By Anne Betty – AB Food Nutrition
A recent Public Health England (PHE) survey revealed that 9 out of 10 consumers feel that the solution to obesity is a combination of help from the government and the food industry (manufacturers, supermarkets and out of home sector), as well as making better individual choices. 87% of people also want unhealthy products near supermarket checkouts to be replaced with healthier options.
With the current challenges set by government to reduce sugar and calories by 20% and consumers telling us for years that they want a greater choice of healthier products, it is more important than ever to respond through reformulation, introducing smaller packs or portions and increasing marketing investment in low or no sugar and reduced calorie alternatives.
According to Public Health England (PHE), food companies can expect tougher measures if they do not speed up efforts to cut sugar from everyday foods. They could publicly name those who have missed sugar and calorie reduction targets – including restaurants, takeaways and cafes.
Changing the ingredients in food gradually, so consumers don’t notice a change in taste, is one of the most accepted interventions to reduce sugar and calorie intakes, and focusing on everyday foods will increase the impact on the populations overall diet. But reformulation doesn’t just have to mean taking something out – there are also some nutrients we need to eat more of such as fibre, fruit & vegetables and oily fish. Increasing these in your food products can be beneficial not only to health but commercially as we see more consumers looking for healthier products.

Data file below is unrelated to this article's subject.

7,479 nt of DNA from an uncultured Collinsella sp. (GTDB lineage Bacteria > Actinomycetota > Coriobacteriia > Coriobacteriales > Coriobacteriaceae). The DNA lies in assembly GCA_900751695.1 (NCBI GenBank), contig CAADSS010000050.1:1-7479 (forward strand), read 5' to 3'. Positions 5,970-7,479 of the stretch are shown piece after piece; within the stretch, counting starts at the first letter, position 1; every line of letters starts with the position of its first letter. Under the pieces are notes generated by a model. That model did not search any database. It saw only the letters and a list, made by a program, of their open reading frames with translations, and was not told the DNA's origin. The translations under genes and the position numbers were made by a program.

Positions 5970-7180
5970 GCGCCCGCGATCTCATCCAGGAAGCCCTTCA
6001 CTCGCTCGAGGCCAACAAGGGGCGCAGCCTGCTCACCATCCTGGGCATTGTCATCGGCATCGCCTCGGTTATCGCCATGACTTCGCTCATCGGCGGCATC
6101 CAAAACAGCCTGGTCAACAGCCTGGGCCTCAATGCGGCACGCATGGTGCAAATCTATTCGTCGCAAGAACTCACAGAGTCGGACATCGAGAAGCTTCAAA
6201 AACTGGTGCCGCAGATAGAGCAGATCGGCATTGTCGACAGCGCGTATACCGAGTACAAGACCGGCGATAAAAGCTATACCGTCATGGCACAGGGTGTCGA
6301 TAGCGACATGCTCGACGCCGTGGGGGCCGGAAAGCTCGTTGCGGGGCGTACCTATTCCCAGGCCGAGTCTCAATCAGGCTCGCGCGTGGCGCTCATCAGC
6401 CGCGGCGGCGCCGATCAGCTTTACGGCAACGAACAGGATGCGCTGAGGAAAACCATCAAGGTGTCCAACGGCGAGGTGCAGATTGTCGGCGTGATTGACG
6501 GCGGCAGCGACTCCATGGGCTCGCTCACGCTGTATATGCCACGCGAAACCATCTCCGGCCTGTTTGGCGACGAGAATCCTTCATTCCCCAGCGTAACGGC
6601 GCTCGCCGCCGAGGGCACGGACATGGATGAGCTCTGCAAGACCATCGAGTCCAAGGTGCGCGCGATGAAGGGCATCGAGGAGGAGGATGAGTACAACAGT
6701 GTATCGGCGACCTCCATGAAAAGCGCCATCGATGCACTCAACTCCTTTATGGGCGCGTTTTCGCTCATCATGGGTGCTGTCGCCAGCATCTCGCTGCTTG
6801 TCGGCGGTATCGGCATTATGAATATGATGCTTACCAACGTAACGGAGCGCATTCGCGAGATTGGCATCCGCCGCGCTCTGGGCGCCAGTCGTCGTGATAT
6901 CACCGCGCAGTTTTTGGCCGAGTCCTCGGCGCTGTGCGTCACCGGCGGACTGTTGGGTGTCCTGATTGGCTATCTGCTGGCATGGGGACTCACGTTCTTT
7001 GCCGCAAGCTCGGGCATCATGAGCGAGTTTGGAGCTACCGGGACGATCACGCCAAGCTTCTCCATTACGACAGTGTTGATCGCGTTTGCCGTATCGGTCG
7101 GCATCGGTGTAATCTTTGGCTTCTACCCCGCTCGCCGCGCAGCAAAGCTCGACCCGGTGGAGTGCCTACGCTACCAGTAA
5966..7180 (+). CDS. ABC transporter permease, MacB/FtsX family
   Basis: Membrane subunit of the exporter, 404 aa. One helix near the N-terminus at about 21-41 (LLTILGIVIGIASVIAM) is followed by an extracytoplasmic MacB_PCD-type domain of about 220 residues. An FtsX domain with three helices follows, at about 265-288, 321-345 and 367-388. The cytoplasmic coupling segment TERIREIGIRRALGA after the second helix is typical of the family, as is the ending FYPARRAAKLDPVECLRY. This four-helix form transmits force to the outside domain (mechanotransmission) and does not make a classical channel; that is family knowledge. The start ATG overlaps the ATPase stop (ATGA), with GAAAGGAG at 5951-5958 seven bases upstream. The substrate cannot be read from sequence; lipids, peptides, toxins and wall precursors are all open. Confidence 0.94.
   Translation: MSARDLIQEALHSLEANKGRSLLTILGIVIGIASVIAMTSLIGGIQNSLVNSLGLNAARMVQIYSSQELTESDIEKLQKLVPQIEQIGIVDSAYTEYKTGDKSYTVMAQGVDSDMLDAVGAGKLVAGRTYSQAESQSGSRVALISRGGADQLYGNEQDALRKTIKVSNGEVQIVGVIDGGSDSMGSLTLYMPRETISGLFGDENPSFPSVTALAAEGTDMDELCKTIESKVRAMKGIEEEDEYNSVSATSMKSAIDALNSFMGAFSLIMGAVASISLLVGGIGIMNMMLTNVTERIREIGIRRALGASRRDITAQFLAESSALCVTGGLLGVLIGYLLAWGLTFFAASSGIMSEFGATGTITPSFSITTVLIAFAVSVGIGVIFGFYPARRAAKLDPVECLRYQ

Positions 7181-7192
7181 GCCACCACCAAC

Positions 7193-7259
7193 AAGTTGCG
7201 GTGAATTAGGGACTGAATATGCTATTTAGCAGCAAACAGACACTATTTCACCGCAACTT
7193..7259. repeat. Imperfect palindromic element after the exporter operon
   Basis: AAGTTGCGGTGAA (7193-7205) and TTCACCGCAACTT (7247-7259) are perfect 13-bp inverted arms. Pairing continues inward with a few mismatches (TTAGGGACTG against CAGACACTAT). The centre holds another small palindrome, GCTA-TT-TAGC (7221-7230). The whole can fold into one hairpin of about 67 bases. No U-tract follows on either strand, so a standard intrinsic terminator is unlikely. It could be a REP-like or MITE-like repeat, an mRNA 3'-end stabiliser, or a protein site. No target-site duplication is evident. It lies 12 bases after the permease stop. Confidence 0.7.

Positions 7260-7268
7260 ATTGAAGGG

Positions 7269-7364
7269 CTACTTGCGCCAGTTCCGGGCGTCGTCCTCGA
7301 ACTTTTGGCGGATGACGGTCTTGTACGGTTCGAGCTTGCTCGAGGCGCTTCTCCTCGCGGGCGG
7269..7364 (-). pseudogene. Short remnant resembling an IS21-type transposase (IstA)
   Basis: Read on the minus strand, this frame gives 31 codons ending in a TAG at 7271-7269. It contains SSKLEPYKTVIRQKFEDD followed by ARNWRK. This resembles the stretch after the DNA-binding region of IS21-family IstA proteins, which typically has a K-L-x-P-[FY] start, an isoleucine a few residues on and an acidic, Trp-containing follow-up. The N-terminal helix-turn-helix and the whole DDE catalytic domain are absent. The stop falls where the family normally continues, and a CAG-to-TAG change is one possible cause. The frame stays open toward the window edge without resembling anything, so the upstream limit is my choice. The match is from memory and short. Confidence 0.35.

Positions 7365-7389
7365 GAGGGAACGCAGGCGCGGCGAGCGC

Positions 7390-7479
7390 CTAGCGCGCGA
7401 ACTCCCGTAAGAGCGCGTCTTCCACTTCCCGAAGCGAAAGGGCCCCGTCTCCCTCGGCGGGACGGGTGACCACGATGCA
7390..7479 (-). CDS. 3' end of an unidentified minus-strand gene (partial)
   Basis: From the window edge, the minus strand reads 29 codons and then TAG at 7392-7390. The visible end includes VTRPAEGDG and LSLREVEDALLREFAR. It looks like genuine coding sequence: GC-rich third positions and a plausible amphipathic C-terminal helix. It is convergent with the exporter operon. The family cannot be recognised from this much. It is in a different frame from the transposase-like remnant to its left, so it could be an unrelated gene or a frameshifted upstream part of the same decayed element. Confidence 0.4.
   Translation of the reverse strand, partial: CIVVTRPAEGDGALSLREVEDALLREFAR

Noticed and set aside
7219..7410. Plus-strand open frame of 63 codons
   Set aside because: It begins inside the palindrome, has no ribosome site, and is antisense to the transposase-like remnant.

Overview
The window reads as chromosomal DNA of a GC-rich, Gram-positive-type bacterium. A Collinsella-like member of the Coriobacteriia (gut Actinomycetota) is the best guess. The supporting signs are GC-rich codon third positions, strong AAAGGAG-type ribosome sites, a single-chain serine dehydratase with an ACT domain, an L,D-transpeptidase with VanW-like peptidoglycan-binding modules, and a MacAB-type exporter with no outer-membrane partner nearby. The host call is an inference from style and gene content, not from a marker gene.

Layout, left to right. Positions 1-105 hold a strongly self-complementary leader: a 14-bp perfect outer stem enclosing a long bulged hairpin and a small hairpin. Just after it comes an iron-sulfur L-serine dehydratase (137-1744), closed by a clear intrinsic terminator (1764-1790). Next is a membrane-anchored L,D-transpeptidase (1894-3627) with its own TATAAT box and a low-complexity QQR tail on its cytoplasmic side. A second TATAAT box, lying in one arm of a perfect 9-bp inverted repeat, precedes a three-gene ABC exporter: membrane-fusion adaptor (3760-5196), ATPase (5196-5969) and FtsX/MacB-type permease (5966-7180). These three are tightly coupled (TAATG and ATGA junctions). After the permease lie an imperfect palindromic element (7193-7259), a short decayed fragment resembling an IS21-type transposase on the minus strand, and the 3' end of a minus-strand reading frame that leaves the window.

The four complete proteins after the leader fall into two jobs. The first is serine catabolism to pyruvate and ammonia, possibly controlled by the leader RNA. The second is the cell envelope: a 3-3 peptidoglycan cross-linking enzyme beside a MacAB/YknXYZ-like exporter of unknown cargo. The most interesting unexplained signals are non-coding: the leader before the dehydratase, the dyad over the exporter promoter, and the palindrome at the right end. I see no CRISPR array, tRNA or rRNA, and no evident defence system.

There are some great resources and a whole host of case studies available for free from the Institute of Grocery Distribution to help you begin your reformulation journey.
In the meantime, here are some dates for the diary:
Mid 2019: PHE aim to publish specific calorie reduction guidelines for a range of product categories.
March 2021: Progress report of sugar reduction and a first assessment of progress on the calorie reduction programme.
Mid 2025: PHE publish progress towards the 20% calorie reduction target.
Anne Betty is a freelance registered nutritionist and the owner of AB Food Nutrition, the Nutrition and Labelling Partner for FDMB North West